History of murder
|Event Name||History of murder|
|Start Date||8 Oct 2014 6:00 PM|
|End Date||8 Oct 2014 8:00 PM|
You are invited to a free public talk on the history of murder by one of the world's leading experts on the history of crime, punishment and murder.
Hosted by the Centre for the History of Violence and The Lock-Up, this talk –The History of Murder: Europe and the World – will be given by Professor Pieter Spierenburg from the Erasmus University Rotterdam, Netherlands.
Professor Spierenburg questions whether our modern world really is as violent as the media makes out, and argues that we are living in less violent times.
Until recently, the history of homicide ("ordinary murder") and massacre ("organised murder") has resulted in two opposite conclusions. On the one hand is the argument that killing has decreased over time. On the other is the argument recent times are the most violent in history.
"A considerable amount of research has been done on the history of ordinary murder in Europe. We now know that homicide rates declined in this continent from several dozen per 100,000 inhabitants in the Middle Ages to 1-2 during the last 150 years."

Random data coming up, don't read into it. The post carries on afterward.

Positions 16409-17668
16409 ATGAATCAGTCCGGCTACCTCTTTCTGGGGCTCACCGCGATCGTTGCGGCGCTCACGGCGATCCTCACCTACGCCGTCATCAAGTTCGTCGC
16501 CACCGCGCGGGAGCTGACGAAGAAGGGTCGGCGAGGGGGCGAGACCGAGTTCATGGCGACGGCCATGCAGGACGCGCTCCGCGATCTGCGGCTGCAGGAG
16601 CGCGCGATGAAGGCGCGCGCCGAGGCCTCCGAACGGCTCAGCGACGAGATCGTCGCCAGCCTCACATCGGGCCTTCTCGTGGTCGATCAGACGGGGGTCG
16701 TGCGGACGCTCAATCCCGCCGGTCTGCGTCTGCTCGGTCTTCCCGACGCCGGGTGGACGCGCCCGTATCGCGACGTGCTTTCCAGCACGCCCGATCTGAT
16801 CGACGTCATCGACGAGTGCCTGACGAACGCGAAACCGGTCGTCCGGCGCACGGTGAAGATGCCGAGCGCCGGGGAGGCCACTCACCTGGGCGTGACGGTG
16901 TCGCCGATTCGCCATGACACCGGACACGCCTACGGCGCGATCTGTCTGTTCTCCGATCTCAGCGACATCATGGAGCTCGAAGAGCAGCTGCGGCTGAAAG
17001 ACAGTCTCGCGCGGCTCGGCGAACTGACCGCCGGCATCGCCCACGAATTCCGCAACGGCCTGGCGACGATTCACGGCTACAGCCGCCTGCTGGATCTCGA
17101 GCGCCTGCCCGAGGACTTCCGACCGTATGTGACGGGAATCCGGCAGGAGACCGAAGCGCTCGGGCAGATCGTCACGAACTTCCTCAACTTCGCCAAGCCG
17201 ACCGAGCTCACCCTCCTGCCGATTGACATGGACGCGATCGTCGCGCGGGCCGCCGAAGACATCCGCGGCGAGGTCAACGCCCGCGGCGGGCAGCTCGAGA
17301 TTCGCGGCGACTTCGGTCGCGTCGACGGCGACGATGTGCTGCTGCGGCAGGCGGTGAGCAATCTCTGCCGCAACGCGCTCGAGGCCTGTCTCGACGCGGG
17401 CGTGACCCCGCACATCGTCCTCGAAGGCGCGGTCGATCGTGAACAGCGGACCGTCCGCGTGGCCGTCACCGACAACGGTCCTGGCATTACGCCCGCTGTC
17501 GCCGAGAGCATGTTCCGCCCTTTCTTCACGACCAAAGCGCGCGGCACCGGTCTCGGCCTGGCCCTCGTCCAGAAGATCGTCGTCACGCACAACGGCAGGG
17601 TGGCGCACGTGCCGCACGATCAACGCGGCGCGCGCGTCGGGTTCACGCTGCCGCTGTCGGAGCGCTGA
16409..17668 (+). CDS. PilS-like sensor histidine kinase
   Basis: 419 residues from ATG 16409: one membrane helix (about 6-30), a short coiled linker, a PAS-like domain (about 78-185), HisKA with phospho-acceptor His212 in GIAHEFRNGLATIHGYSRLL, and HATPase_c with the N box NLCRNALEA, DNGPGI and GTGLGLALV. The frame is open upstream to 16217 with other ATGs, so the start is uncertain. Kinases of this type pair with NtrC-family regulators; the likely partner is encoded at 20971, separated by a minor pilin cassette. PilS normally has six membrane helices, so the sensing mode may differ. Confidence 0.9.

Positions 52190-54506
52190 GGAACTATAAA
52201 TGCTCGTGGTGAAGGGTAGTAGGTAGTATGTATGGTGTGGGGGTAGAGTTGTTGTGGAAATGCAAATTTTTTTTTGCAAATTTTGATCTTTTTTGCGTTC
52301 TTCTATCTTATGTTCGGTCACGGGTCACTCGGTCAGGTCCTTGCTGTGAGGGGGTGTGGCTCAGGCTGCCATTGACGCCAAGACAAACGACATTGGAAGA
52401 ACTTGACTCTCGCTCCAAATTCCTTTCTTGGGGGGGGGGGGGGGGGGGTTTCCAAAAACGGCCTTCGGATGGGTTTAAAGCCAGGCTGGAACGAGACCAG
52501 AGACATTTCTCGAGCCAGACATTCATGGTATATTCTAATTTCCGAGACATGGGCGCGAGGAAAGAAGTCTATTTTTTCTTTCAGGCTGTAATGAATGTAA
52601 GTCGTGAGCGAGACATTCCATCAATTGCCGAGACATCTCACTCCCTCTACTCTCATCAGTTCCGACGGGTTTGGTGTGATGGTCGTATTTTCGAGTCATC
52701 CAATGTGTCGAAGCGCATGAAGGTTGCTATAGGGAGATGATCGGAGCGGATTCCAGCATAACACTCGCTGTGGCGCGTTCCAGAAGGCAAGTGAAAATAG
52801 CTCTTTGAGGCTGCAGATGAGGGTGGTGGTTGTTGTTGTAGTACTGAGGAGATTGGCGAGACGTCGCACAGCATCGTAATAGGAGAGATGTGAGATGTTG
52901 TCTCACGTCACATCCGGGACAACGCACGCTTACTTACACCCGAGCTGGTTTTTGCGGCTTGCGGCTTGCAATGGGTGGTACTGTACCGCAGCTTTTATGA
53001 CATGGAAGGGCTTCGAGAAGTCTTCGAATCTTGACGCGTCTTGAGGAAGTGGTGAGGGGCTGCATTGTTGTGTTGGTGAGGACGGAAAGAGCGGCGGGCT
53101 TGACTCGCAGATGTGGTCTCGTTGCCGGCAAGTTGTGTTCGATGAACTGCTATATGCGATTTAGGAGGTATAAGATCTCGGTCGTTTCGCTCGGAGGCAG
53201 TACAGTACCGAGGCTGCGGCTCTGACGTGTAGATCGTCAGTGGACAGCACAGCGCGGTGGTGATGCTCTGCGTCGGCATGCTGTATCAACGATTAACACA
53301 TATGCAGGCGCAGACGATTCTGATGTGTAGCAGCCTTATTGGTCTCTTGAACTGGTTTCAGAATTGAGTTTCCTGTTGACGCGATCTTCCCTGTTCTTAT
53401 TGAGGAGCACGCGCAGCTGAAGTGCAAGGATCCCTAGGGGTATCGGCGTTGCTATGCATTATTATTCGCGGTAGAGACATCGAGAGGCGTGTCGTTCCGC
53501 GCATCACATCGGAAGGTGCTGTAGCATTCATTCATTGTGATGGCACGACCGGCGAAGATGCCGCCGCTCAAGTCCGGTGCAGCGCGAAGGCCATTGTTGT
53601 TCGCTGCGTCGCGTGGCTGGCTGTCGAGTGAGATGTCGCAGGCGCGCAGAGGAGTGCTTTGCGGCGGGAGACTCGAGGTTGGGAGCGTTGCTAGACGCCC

"The long-term history of homicide outside the Western world, unfortunately, is hardly known. Our knowledge of massacres throughout the world, on the other hand, is increasing in recent years," Professor Spierenburg said.
"Whereas general studies of genocide have suggested that mass killing is especially characteristic for the last 150 years or so, there is enough evidence presently to question this assumption."
About Professor Pieter Spierenburg
Professor Spierenburg has been a visiting professor at the History Department of Carnegie Mellon University (2001) and the Law School of the University of California at Berkeley (2006). Since September 2013, he is affiliated with the Dutch Institute for Genocide and Holocaust Studies (also known as the NIOD) and the Norbert Elias Foundation.
He has published numerous articles and a number of books in the field of the history of crime and punishment as well as that of socio-cultural history. His works include A History of Murder: Personal Violence in Europe from the Middle Ages to the Present (Polity, 2008), and Written in Blood: Fatal Attraction in Enlightenment Amsterdam (Ohio State University Press, 2004). His most recent book is Violence and Punishment: Civilizing the Body through Time (Polity, 2012).
This is a 40 minute talk beginning at 6pm. There will be drinks served afterwards.
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